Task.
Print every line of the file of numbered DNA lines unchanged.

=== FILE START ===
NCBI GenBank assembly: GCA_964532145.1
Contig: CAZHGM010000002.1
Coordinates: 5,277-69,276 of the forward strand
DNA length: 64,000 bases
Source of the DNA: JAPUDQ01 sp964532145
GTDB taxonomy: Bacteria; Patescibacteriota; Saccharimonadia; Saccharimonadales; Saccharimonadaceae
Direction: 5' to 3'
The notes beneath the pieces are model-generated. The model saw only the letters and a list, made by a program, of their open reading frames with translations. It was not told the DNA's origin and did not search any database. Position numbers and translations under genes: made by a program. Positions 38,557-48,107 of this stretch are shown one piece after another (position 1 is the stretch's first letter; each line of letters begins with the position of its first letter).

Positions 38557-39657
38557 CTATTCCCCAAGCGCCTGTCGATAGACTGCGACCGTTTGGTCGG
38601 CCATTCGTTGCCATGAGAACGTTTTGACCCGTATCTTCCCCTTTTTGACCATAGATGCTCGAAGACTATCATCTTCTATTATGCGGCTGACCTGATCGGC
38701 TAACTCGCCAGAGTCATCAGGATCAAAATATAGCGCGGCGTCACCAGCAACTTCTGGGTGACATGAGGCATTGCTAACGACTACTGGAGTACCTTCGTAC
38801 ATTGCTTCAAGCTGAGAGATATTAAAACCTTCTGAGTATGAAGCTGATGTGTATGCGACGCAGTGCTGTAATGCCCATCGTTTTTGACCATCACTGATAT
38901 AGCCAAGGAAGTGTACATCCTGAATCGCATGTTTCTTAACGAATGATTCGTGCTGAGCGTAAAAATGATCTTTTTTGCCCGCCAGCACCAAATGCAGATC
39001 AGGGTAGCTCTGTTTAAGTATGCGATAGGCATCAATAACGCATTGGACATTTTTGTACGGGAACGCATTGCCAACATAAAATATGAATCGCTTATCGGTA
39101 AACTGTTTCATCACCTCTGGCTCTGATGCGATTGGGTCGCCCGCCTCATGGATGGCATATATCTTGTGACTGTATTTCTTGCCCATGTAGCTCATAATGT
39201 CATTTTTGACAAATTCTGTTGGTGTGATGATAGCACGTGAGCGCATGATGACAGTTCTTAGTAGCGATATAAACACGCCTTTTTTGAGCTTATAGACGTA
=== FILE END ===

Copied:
NCBI GenBank assembly: GCA_964532145.1
Contig: CAZHGM010000002.1
Coordinates: 5,277-69,276 of the forward strand
DNA length: 64,000 bases
Source of the DNA: JAPUDQ01 sp964532145
GTDB taxonomy: Bacteria; Patescibacteriota; Saccharimonadia; Saccharimonadales; Saccharimonadaceae
Direction: 5' to 3'
The notes beneath the pieces are model-generated. The model saw only the letters and a list, made by a program, of their open reading frames with translations. It was not told the DNA's origin and did not search any database. Position numbers and translations under genes: made by a program. Positions 38,557-48,107 of this stretch are shown one piece after another (position 1 is the stretch's first letter; each line of letters begins with the position of its first letter).

Positions 38557-39657
38557 CTATTCCCCAAGCGCCTGTCGATAGACTGCGACCGTTTGGTCGG
38601 CCATTCGTTGCCATGAGAACGTTTTGACCCGTATCTTCCCCTTTTTGACCATAGATGCTCGAAGACTATCATCTTCTATTATGCGGCTGACCTGATCGGC
38701 TAACTCGCCAGAGTCATCAGGATCAAAATATAGCGCGGCGTCACCAGCAACTTCTGGGTGACATGAGGCATTGCTAACGACTACTGGAGTACCTTCGTAC
38801 ATTGCTTCAAGCTGAGAGATATTAAAACCTTCTGAGTATGAAGCTGATGTGTATGCGACGCAGTGCTGTAATGCCCATCGTTTTTGACCATCACTGATAT
38901 AGCCAAGGAAGTGTACATCCTGAATCGCATGTTTCTTAACGAATGATTCGTGCTGAGCGTAAAAATGATCTTTTTTGCCCGCCAGCACCAAATGCAGATC
39001 AGGGTAGCTCTGTTTAAGTATGCGATAGGCATCAATAACGCATTGGACATTTTTGTACGGGAACGCATTGCCAACATAAAATATGAATCGCTTATCGGTA
39101 AACTGTTTCATCACCTCTGGCTCTGATGCGATTGGGTCGCCCGCCTCATGGATGGCATATATCTTGTGACTGTATTTCTTGCCCATGTAGCTCATAATGT
39201 CATTTTTGACAAATTCTGTTGGTGTGATGATAGCACGTGAGCGCATGATGACAGTTCTTAGTAGCGATATAAACACGCCTTTTTTGAGCTTATAGACGTA